Moving from home to his current accommodation was also hard for Jake and his family.The decision to make the move itself was difficult for them all, but they are now all extremely happy with the result.The family thought that a homely environment, living with other people, would suit Jake best, and chose his current house accordingly. Jake has now settled into the house brilliantly, much more quickly than anticipated. From around six months after moving in, his parents and the staff at the house considered that things were going quite smoothly, and the last year has been “fabulous”.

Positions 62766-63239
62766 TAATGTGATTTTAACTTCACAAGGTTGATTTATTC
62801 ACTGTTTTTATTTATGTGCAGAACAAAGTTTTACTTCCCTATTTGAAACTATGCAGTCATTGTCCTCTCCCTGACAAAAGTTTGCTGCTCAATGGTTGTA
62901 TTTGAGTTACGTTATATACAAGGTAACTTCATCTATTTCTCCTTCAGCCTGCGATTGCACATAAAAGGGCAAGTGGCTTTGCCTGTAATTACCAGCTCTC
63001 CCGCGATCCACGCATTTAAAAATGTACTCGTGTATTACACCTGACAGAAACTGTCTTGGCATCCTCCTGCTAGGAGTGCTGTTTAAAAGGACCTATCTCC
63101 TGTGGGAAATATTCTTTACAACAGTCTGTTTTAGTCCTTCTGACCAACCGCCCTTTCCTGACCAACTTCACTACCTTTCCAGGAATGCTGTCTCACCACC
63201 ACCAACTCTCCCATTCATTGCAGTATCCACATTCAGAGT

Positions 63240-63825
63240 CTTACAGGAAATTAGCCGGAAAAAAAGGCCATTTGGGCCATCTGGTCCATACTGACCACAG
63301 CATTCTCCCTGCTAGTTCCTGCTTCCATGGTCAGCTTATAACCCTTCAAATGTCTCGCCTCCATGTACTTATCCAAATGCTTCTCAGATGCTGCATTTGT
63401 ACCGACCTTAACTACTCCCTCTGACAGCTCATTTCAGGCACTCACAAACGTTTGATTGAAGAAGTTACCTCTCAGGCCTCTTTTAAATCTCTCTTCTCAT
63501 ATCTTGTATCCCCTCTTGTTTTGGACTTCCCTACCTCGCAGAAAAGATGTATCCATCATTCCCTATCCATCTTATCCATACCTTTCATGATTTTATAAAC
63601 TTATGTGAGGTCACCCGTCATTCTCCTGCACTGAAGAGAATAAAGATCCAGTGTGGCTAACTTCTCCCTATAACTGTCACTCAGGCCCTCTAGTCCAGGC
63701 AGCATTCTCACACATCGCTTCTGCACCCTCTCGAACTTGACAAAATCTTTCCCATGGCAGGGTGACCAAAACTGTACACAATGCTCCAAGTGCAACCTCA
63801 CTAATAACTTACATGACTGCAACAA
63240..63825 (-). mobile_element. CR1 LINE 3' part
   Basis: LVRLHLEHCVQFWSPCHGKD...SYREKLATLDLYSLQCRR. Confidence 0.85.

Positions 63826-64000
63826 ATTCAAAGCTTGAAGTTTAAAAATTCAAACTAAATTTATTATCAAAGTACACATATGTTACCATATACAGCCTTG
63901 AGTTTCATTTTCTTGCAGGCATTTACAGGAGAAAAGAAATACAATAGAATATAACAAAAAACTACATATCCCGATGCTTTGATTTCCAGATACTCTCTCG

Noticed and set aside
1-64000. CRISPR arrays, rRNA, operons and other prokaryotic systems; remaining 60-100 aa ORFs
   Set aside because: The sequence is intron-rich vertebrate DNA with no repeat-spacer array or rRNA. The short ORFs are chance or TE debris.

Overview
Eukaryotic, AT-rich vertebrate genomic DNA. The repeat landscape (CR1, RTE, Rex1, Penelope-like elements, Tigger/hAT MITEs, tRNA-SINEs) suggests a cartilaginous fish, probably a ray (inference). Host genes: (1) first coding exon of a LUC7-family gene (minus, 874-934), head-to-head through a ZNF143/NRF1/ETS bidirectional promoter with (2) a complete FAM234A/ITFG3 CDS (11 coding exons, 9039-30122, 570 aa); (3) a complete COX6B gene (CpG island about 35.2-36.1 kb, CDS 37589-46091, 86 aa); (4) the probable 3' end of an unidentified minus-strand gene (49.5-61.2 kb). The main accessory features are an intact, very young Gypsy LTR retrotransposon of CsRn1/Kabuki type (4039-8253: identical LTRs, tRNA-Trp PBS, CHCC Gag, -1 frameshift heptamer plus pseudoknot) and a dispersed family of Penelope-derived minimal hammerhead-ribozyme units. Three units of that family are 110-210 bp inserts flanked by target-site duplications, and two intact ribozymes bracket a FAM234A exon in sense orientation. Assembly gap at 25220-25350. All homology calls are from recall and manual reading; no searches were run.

Prior to the move, Jake’s family worked though social stories with him about growing up and leaving home. Jake’s parents (Myra and Steve) and Della, the manager of Jake’s home, also all consider good communication between them to have been key to the successful transition.There was a 4-5 month assessment period prior to the move, during which Della and the family were in close contact, and this contact has been maintained ever since. The regular routines and the manager’s assertive approach make Jake feel safe in the house.Visits from Jake’s family are arranged in advance to keep things predictable and calm for him, and to avoid clashing with planned activities with the staff. However, as Jake settles in, the family increasingly feel that they can call any time, and at short notice, to ask staff whether they can pop in for a visit. For instance, Steve might pop by and take Jake out for an impromptu drink in the pub.